Seasonal changes in gas exchange and foliar nitrogen of three conifer species growing on an Ontario boreal mixedwood site
Anderson, Amberley J.
Master of Science
DisciplineForestry and the Forest Environment
SubjectEcophysiology (Ontario, Northwestern)
Foliar nitrogen concentration
Nitrogen use efficiency
Canadian boreal forest
Jack pine, black spruce and white spruce
MetadataShow full item record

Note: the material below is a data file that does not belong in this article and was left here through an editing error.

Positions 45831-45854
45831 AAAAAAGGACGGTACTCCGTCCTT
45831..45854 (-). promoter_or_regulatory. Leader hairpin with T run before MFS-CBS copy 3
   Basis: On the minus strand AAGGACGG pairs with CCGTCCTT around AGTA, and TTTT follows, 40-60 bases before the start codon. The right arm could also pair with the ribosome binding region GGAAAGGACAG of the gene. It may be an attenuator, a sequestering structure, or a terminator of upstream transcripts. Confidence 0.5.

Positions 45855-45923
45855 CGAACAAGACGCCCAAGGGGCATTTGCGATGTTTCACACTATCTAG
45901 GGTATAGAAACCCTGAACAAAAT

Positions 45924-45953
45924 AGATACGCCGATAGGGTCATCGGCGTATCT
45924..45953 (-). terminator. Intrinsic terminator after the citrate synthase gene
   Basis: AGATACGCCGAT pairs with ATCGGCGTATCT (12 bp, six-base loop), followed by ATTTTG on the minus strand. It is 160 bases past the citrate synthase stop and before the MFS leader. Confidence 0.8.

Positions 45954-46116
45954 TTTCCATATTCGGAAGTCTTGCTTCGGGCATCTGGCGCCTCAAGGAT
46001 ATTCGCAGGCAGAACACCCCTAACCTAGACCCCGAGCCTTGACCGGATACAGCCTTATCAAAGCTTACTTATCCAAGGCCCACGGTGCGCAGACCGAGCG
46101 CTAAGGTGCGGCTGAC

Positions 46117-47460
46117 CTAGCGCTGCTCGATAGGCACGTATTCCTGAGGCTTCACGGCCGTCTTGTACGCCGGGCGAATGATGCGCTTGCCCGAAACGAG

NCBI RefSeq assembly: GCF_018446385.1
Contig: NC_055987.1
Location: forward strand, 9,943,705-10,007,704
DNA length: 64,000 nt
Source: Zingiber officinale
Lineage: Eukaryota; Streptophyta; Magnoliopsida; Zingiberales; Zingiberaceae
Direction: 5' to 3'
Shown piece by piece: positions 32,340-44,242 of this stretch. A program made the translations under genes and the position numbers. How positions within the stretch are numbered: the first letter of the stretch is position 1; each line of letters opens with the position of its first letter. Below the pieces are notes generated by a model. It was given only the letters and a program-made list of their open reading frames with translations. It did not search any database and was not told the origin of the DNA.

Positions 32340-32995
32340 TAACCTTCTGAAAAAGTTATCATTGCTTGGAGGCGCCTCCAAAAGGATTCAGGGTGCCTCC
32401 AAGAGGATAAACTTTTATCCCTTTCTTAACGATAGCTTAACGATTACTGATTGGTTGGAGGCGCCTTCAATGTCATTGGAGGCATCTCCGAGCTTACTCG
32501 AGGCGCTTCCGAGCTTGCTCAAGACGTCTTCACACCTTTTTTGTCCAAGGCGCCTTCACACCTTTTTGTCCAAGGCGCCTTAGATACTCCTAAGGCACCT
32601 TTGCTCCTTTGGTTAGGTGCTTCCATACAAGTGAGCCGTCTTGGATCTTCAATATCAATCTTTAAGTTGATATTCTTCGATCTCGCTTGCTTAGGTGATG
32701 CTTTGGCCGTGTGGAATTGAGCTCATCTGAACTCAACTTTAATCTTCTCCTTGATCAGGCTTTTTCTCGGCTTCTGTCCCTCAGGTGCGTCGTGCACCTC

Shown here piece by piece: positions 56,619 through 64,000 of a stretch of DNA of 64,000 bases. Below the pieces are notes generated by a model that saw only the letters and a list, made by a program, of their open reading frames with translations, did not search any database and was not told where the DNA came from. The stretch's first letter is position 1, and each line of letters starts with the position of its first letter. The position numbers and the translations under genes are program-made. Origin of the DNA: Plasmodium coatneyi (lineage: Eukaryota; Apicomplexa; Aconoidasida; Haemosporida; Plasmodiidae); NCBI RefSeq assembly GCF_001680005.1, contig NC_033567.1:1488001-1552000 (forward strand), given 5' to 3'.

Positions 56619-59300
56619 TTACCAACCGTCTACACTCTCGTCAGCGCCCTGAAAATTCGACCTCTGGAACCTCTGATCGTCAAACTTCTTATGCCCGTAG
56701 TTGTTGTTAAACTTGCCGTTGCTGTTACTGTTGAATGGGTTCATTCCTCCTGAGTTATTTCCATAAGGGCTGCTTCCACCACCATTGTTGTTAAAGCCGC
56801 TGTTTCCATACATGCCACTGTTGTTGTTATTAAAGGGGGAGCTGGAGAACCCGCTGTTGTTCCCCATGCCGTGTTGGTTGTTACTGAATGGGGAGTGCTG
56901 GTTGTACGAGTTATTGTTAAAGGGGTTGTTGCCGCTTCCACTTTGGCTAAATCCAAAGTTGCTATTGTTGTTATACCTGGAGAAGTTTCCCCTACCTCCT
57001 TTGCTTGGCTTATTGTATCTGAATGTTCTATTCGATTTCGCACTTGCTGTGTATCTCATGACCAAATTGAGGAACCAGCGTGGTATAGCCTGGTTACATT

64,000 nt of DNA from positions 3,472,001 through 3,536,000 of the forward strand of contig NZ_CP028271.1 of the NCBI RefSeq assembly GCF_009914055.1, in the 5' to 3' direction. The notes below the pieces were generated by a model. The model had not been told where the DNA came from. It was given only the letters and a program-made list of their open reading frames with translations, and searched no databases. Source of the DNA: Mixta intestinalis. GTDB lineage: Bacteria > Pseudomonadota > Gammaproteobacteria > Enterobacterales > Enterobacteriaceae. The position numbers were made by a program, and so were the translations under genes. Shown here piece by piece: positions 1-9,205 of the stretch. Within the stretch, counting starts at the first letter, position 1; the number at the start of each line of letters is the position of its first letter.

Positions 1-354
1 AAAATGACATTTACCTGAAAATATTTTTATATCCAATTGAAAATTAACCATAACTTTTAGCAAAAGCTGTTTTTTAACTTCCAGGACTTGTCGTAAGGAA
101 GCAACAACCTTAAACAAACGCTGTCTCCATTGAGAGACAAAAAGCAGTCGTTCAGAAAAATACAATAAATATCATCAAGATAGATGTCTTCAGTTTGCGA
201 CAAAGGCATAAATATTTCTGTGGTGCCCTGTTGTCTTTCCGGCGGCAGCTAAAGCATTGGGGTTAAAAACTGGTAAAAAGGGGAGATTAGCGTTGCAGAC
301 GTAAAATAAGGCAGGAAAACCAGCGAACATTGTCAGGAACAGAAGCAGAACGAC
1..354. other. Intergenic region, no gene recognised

Jack pine, black spruce and white spruce are three vital species of the Ontario boreal mixedwood forest. The purpose of this study is to compare and contrast the ecophysiological characteristics of each species and to examine changes that occur in these characteristics over a growing season. Ecophysiological measurements (photosynthesis, stomatal conductance and transpiration) were taken on six trees each of jack pine, black spruce and white spruce from three blocks, at three times during the growing season (July, August and September). Foliar N concentration was also determined for each measured seedling in July and September. For all three species, photosynthetic rates were highest in September and lowest in July. Overall, rates were consistently highest for jack pine, even in partially shaded conditions. White spruce had its best performance in the lower light conditions, likely due to its shade tolerance. Black spruce performed in between the jack pine and white spruce. Jack pine had the lowest specific leaf areas, nitrogen use efficiencies and the highest water use efficiencies. For all three species, water use efficiency was lowest in July. Foliar nitrogen concentration and photosynthesis were only weakly correlated in this study.